If you want to learn about model selection techniques and multimodel inference, this is your book. In my opinion, the first few chapters should be required reading for anyone using model selection techniques. The later chapters become quite technical (above my head, I'm not ashamed to say!) but they are undoubtedly important as well, and I'll work through them eventually merely due to the merit I find in the chapters I have read.
Survivors
These two authors are very well known for their work and opinions on model selection and alternatives to null-hypothesis testing IN THE 20TH CENTURY. However, this book has declined in utility and is not a 21st century view of statistics, as modern methods and synthetic views have outpaced their dated ideas while incorporating some of the best ideas from the early 20th century. More importantly, it is clear now that the strategy where one approach is trashed in favor of another does not contribute to progress in science. Their straw-man characterizations of standard frequentist statistics and null hypothesis approaches are not useful when it is clear that any approach you utilize has strengths and weaknesses and that one should tailor her or his statistical models to the question, the data, and the parameter estimates of interest. I would not recommend this book to anyone at this date (even though I have purchased it, used it, and recommended it in the past), rather I would urge the authors to read the other pieces in the Ecology (2014; Ecology 95: 609-653) special feature to which they contributed but did not really participate in a collaborative or open-minded way. I agree with the other authors in that feature: plot, check assumptions, estimate parameters, examine effect sizes, plot, think about biological significance, and ignore those who yell too loudly about how there is only one approach to science.
Boyn
This book emphasizes the fundamentals of proper model selection that are pretty hard to master in school. Building a good model is a long process that requires a decent level of qualitative understanding of the data generating mechanism. Based on that knowledge, a sizable amount of work should be done well before the data are plugged into a statistical software package. Of course, if one is in a very data-rich situation, one can get away with "let the computer sort it out" approach, but such cases are rare.

After I finished the book, my understanding of the bias-variance tradeoff principle improved substantially. In particular, one should remember that overfitting is not only about including redundant covariates that then cause abysmal out-of-sample performance. Suppose, based on the qualitative information about the data generating process, you are convinced that certain factor(s) "should" be in the model. As the sample size decreases, you may find out that the "compulsory" factor(s) must be dropped to preserve the optimal bias-variance tradeoff. The catch is that, even if you manage to guess exactly what factors constitute the "true" model, the corresponding regression coefficients still have to be estimated from the data. The more coefficients, the greater the complexity of your model pool. If the sample size is low enough, you will be forced to reduce the complexity to avoid overfitting, which entails excluding some "true" factors from consideration.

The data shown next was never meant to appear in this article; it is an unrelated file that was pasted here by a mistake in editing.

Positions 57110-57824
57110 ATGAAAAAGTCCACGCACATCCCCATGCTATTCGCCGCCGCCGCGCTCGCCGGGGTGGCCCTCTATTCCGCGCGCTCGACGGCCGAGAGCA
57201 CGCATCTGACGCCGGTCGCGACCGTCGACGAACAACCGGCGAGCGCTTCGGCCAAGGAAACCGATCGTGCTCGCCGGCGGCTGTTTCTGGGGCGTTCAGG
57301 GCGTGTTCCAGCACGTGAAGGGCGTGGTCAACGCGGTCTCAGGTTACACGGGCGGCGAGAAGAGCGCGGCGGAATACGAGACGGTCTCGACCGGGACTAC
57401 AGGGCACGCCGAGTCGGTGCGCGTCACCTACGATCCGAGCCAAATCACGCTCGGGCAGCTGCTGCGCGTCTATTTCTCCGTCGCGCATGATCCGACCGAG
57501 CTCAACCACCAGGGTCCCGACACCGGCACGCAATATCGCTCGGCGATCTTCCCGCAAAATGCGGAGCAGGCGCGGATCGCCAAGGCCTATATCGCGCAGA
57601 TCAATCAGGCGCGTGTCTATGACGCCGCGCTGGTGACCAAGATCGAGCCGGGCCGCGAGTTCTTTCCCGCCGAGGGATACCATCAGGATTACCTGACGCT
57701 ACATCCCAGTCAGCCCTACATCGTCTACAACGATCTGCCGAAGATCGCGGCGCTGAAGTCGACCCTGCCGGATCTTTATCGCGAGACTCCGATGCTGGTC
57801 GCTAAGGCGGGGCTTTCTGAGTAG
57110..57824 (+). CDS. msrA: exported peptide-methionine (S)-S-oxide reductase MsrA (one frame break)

Another major statistical concept the book clarified for me is the elusive distinction between "fixed" and "random" effects. The most popular definition goes as follows: if interested in the particular experimental units per se, then use fixed effects; if interested in the population represented by the experimental units, then use random effects. This is not of much help because it implies that, for a given dataset, one can alternate between fixed and random versions without much justification. To make things worse, there exist four more definitions of what random and fixed effects are (Google Gelman, 2005, "Analysis of variance - why it is more important than ever").

Burnham & Anderson provide a very clear explanation of why we may wish to switch from fixed to random effects. Suppose there is a categorical Factor A with a large number of levels. If we treat it as a fixed factor, we have to estimate a large number of parameters, which can result in an overfitted model. If we drop the factor altogether, we obtain an underfitted model, which is not good either. What we need is a model of intermediate complexity, which can be generated by treating Factor A as random.

However, this approach has a major pitfall: if we want to do model selection based on the information criteria such as AIC, all of the models in the pool should be obtainable from the "global" model by imposing restrictions on the deterministic parameters. In this example, the model where Factor A is taken as fixed cannot be compared to the intermediate model where Factor A is taken as random. More generally, the models under consideration can differ only w.r.t. fixed factors.

I am tempted to get too far into technicalities, so let me stop here by saying that, as long as your goal is to learn the true philosophy of model building art & science, this book is for you.